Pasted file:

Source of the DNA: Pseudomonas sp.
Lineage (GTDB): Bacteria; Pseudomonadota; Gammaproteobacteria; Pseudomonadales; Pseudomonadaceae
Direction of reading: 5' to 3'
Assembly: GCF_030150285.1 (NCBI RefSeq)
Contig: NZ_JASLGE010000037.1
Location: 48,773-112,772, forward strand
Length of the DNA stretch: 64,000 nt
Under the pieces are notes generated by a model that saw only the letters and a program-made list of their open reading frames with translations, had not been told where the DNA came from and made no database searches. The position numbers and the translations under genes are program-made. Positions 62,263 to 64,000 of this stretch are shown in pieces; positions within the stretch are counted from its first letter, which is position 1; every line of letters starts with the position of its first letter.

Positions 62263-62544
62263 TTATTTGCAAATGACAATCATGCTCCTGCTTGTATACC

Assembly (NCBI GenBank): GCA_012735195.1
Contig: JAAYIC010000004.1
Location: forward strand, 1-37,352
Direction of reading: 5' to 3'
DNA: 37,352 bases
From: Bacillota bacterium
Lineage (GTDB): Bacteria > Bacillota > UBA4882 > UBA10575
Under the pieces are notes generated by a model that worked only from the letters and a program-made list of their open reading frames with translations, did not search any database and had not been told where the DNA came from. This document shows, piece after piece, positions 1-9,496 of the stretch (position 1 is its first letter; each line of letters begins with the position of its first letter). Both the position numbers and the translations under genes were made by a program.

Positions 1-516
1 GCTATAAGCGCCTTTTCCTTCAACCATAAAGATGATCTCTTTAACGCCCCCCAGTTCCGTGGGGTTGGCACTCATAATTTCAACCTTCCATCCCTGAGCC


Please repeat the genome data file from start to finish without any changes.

Source of the DNA: Pseudomonas sp.
Lineage (GTDB): Bacteria; Pseudomonadota; Gammaproteobacteria; Pseudomonadales; Pseudomonadaceae
Direction of reading: 5' to 3'
Assembly: GCF_030150285.1 (NCBI RefSeq)
Contig: NZ_JASLGE010000037.1
Location: 48,773-112,772, forward strand
Length of the DNA stretch: 64,000 nt
Under the pieces are notes generated by a model that saw only the letters and a program-made list of their open reading frames with translations, had not been told where the DNA came from and made no database searches. The position numbers and the translations under genes are program-made. Positions 62,263 to 64,000 of this stretch are shown in pieces; positions within the stretch are counted from its first letter, which is position 1; every line of letters starts with the position of its first letter.

Positions 62263-62544
62263 TTATTTGCAAATGACAATCATGCTCCTGCTTGTATACC

Assembly (NCBI GenBank): GCA_012735195.1
Contig: JAAYIC010000004.1
Location: forward strand, 1-37,352
Direction of reading: 5' to 3'
DNA: 37,352 bases
From: Bacillota bacterium
Lineage (GTDB): Bacteria > Bacillota > UBA4882 > UBA10575
Under the pieces are notes generated by a model that worked only from the letters and a program-made list of their open reading frames with translations, did not search any database and had not been told where the DNA came from. This document shows, piece after piece, positions 1-9,496 of the stretch (position 1 is its first letter; each line of letters begins with the position of its first letter). Both the position numbers and the translations under genes were made by a program.

Positions 1-516
1 GCTATAAGCGCCTTTTCCTTCAACCATAAAGATGATCTCTTTAACGCCCCCCAGTTCCGTGGGGTTGGCACTCATAATTTCAACCTTCCATCCCTGAGCC